Furthermore, imagine if your organization has teams assembled that need to use three or four cloud-based applications to complete a project. Think about all of the money that’s spent just providing access to the appropriate software solutions. If it’s not properly managed, your return on investment could be put in jeopardy.

Coleman Technologies can help you keep track of your cloud-based resources, whether you’re just hitting the cloud environment, or you have an established presence in the cloud. To learn more about how we can help you manage cloud applications, reach out to us at (604) 513-9428.

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Determining Your Organization’s Cloud Needs

Public vs Private

The public cloud is typically used by businesses that don’t have the infrastructure, or the budget to acquire said infrastructure, for hosting cloud-based applications or services. Public cloud solutions are those which are hosted by the provider and accessed remotely through an Internet browser, mobile client, and associated account. They are particularly valuable for businesses that don’t have the means to reliably host their own solutions.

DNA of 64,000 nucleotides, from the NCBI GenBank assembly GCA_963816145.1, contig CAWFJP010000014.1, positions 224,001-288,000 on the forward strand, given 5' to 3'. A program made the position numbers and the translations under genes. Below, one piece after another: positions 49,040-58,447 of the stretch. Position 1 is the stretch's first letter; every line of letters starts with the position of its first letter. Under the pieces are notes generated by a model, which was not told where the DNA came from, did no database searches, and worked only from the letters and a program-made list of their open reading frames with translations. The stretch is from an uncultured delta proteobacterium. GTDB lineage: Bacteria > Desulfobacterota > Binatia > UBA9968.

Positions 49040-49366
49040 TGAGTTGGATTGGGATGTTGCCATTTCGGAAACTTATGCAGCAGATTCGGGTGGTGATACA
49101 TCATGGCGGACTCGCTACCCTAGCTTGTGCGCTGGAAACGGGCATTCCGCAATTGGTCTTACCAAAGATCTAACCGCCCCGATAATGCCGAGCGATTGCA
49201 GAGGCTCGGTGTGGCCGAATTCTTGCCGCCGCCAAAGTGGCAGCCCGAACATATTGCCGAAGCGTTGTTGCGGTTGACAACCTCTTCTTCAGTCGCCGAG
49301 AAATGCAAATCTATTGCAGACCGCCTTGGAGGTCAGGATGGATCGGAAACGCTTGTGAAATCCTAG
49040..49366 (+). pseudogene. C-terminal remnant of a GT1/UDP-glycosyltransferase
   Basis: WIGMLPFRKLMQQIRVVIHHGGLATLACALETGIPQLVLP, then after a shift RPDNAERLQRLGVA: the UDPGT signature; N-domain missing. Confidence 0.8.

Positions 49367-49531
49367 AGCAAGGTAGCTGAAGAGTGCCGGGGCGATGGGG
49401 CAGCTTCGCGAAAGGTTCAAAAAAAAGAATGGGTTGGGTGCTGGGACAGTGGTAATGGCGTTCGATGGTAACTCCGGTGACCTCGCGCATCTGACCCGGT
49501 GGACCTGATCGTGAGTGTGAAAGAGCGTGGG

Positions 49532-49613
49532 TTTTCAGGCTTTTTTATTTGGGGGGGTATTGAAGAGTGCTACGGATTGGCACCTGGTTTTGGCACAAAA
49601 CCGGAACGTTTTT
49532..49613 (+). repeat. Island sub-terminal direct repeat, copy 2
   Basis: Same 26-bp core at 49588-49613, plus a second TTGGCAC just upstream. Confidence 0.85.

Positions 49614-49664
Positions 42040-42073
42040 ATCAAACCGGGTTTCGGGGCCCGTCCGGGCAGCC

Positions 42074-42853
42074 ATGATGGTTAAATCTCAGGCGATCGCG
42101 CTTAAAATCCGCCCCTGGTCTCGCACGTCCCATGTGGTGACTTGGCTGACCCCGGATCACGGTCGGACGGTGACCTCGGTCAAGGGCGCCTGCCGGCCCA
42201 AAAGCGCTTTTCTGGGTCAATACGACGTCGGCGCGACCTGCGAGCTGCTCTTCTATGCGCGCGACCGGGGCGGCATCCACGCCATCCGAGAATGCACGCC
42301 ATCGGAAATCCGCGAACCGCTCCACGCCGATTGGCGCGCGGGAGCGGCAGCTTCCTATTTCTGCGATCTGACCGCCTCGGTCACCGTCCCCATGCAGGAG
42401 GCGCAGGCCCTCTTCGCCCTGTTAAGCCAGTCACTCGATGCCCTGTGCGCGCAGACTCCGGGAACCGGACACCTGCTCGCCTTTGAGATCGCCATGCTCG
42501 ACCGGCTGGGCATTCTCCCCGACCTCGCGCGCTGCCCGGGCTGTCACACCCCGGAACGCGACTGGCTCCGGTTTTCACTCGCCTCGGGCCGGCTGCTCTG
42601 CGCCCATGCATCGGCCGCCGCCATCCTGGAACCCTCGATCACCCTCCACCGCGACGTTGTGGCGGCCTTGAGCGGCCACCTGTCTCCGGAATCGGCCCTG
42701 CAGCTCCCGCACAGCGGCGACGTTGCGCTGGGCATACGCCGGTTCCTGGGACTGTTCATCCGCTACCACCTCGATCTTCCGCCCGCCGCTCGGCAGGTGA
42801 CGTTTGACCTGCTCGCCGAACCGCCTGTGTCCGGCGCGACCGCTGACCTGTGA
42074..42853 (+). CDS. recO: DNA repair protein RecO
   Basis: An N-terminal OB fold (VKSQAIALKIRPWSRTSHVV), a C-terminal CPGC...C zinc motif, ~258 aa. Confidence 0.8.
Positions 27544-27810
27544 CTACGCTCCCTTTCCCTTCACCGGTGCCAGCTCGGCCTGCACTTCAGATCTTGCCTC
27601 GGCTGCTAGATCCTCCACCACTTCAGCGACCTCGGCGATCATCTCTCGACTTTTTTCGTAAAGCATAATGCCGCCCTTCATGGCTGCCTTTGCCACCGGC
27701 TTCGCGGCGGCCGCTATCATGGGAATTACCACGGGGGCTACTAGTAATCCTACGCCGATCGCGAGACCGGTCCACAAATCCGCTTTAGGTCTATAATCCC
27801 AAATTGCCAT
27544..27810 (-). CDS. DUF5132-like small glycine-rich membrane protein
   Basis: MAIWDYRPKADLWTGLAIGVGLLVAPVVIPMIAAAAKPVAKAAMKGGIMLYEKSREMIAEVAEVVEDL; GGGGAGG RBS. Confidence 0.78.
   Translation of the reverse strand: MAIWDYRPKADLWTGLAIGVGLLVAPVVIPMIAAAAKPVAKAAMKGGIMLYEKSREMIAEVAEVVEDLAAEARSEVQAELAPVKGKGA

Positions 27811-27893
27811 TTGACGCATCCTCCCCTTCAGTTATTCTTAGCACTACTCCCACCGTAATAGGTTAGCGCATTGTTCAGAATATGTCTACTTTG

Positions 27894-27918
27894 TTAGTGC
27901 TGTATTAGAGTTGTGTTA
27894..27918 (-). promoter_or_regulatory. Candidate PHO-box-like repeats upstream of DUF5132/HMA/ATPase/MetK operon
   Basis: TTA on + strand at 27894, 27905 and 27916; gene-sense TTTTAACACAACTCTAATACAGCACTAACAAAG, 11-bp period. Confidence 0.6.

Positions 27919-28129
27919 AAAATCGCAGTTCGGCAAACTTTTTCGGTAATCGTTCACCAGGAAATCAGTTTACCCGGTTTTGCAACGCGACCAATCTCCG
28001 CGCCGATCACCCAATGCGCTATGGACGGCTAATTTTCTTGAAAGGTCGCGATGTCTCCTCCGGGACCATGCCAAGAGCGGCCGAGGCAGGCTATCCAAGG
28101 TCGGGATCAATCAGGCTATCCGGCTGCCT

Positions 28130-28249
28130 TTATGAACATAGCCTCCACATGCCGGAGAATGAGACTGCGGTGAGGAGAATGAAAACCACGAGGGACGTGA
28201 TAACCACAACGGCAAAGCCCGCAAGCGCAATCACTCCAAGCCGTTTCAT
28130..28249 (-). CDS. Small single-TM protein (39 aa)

On the other hand, a private cloud solution is used by small businesses that have a means of affording and maintaining the solution. This means administering maintenance to the software and hardware associated with the system, as well as monitoring it for security purposes. Basically, when you go with a private cloud solution, it’s much more involved than a simple public cloud system, so you should be prepared to deal with plenty of issues that wouldn’t be an issue if the solution was hosted elsewhere.

What to Consider

When considering the implementation of a private cloud infrastructure, be sure to consider the following: